Polyamory’s woman-friendly beginnings

An article on Slate makes the distinction between polyamory and extreme forms of polygamy by noting the "surprisingly woman-friendly" origins of modern polyamory.

Author Libby Copeland traces polyamory's roots to the Victorian era, when some women began expressing discontentment with monogamy and traditional gender roles. The piece then discusses a commune in New York where 300 people practiced what they called "complex marriage" from the 1840s through the 1870s. Next came bohemians, beatniks, and hippies who fought back against conventional marriage, and fringe groups in the 1970s which practiced group marriages.

Then there was the 1990s through today:

During the '90s, the Internet sparked a third wave of polyamory, after AIDS had driven it underground during the '80s. A Usenet newsgroup called alt.polyamory helped build a community, and a woman calling herself Morning Glory Zell, member of a "neo-Pagan" organization called the Church of All Worlds, helped popularize the term in an article called "A Bouquet of Lovers." In more recent years, polyamory has mainstreamed somewhat, becoming fodder for features in Newsweek and on ABC's Nightline. MTV did a True Life documentary on polyamorous young people, books like The Ethical Slut explored the topic, and Dan Savage continues to champion non-monogamy.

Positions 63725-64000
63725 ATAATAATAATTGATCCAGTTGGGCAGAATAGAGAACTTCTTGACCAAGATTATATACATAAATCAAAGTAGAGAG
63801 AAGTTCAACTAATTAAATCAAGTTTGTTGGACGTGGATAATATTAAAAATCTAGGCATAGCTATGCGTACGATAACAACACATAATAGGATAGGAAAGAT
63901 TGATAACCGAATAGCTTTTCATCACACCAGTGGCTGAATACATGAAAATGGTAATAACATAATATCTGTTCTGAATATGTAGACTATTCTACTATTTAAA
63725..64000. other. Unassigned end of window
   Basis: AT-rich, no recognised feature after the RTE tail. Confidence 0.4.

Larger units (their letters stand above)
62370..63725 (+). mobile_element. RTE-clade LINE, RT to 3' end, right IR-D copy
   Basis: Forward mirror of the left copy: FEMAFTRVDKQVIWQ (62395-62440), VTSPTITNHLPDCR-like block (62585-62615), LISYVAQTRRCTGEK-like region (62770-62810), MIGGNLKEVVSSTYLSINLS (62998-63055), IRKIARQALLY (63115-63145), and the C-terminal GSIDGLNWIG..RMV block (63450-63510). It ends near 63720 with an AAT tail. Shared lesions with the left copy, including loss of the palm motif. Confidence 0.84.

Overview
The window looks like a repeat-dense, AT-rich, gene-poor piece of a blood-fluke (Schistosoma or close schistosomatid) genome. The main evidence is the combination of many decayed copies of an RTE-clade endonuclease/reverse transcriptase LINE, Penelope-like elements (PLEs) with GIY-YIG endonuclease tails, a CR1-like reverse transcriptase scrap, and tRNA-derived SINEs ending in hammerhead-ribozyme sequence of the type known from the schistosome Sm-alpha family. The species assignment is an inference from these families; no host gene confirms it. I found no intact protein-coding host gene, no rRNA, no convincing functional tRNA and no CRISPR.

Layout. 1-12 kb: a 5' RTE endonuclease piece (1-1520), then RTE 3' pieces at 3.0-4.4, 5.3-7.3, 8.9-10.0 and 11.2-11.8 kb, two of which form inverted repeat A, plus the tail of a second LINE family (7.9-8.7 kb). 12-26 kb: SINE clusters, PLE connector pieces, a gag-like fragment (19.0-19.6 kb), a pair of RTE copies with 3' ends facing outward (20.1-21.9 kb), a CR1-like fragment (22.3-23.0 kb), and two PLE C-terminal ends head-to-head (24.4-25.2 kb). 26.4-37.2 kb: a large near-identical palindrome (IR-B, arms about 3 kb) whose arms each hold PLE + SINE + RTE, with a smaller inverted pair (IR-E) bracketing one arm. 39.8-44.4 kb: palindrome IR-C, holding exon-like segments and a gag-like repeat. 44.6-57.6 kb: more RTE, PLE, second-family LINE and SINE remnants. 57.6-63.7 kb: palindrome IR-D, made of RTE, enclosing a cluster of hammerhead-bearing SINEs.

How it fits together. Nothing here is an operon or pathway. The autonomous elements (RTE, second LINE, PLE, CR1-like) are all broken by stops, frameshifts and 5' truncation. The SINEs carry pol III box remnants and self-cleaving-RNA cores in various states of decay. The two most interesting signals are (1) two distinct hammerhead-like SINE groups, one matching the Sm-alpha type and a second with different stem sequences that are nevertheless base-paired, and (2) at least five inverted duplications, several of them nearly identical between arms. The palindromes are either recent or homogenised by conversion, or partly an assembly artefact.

. . . Women are in many ways the driving force behind polyamory as a movement these days, having been integral in founding its organizations and documenting its history . . . the first books on the movement were written by women . . . a sizable number of polyamorous households consist of more men than women, the opposite of how polygamy typically expresses itself.

Read the rest on Slate.

How to tackle common arguments

Have you ever wished you had a more articulate response to ill-informed arguments about non-monogamy? Bobbu of UK poly blog Polytical wrote a great post about the responses he has formulated over the years for the following arguments:

  • "It's just an excuse for sleeping around"
  • "You're young, it's just a phase"
  • "Don't you ever think you'll ever settle down?"
  • "It's not natural"
  • "It's not normal"
  • "You can only love one person"

For example, in response to the "It's not normal" argument, Bobbu writes:

The person who puts this argument forward is likely to have no actual idea of what “normal” is. Philosophy has a whole field dedicated to trying to figure out what it is, and what kind of effect it has in the world. In the thousands of years of trying to get a clear picture, we’ve had very little luck.

This is mostly because people change so much, and their cultures along with them. Once upon a time slavery was normal; at another time worshipping multiple deities; at another it was perfectly fine to kill someone for stealing some bread. So if you’re going to try to argue that I shouldn’t do something because it’s not normal right now, it’s probably best you take a step back and look at the sort of precedents you’ve got there.

Check out the full post on Polytical.